As countries around the globe move to reopen their borders, countries like South Africa risk missing out if vaccinations aren’t increased and Covid-19 cases are not contained.
Although Covid-19 variants may affect conditions, it is only a matter of time before travellers in some parts of the world take to the skies again, thanks to rising vaccination rates and manageable caseloads, say analysts at Mckinsey and Company.
In an analysis for the World Economic Forum, the group noted that some countries have tentatively begun to relax travel restrictions and reopening of borders.
“As the worst effects of the Covid-19 pandemic ebb, most indicators point to travel coming back—with a vengeance—as people look to reconnect, explore new destinations, or revisit reliable favourites. Many just want to get away from the confines of their homes,” it said.
“All these trends should taste sweet for the industry, but ill-prepared companies may find themselves facing the wrath of a cohort of leisure-focused vacationers who might already be struggling to keep up with new travel protocols.
“If the industry doesn’t work to increase capacity now, the ecosystem may buckle under the pressure, forcing travellers to endure long wait times and inflated prices.”
Two travel recovery paths
Despite the near-universal desire to travel, countries will likely manage their plans to reopen differently. “Two main factors come into play here: current Covid-19 caseloads and vaccination rates,” Mckinsey and Company said.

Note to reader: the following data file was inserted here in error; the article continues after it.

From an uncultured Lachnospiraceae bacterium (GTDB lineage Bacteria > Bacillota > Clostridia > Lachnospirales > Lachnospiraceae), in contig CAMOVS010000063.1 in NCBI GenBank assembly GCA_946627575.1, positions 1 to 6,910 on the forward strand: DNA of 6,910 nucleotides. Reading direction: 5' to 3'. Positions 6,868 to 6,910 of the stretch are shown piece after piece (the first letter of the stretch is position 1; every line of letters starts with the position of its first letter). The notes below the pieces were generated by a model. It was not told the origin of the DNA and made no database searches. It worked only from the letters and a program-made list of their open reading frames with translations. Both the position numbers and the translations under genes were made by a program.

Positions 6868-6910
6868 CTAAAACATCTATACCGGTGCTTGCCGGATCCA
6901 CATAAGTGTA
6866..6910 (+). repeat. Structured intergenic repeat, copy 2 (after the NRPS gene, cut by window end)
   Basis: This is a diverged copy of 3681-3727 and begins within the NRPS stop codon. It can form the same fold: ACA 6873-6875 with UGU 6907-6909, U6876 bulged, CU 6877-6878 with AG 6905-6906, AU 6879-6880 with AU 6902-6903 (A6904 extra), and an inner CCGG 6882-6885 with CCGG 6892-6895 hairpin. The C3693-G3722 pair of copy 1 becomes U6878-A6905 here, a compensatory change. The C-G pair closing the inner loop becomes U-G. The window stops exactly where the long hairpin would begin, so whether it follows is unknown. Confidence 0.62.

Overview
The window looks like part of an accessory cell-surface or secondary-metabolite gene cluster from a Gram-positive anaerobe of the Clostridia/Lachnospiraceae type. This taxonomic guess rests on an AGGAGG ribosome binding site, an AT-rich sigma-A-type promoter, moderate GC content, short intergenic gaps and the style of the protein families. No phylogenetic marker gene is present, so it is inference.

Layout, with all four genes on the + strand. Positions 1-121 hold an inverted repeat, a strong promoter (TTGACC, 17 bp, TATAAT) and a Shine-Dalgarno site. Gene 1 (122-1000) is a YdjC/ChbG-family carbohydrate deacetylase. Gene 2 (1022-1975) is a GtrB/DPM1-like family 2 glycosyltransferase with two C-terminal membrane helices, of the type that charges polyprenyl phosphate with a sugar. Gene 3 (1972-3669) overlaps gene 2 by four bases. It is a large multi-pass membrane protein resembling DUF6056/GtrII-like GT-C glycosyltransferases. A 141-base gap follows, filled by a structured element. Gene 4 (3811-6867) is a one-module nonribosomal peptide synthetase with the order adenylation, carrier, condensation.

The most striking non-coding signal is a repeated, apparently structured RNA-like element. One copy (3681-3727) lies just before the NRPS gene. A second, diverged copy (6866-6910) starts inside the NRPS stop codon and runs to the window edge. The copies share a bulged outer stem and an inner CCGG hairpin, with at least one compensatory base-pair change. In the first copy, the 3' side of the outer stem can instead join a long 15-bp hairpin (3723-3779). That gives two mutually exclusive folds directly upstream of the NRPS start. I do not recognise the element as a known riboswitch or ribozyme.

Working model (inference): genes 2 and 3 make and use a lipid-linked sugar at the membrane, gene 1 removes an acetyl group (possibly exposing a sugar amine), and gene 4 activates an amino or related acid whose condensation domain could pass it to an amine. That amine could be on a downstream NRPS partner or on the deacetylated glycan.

“People living in countries with limited access to vaccines and uncontainable levels of cases—such as a number of countries in Africa and Southeast Asia—will continue to be bound by tight travel restrictions for some time to come.”
The group said that it expects a surge in travel in, and between, countries with manageable and moderate Covid-19 caseloads and vaccine access.
These regions are willing to accept rising case levels as long as death and hospitalization rates remain low, it said.
“In many European countries and the United States, a significant portion of the population has been inoculated.
“Such people feel safe enough to travel both domestically and internationally, especially with the introduction of safety measures such as the EU-issued digital health certificates given to people vaccinated against Covid-19.
“Despite fluctuating rates of new caseloads in these regions, the efficacy of the vaccine so far (to reduce the spread of the disease and avoid its worst effects) gives many people enough feeling of security to travel.”
While South Africa has mostly kept its borders open to international tourists since easing its first hard lockdown in mid-2020, other countries have not reciprocated, and South Africans still face strict travel restrictions.
This also impacts travellers who are dissuaded from visiting South Africa because of the difficulties in returning to their own countries.
A mapping tool developed by travel website Skyscanner shows that as of 4 August, South Africa has 86 ‘major restrictions’ from other countries in place. This is up from around 60 major restrictions before the third Covid wave hit.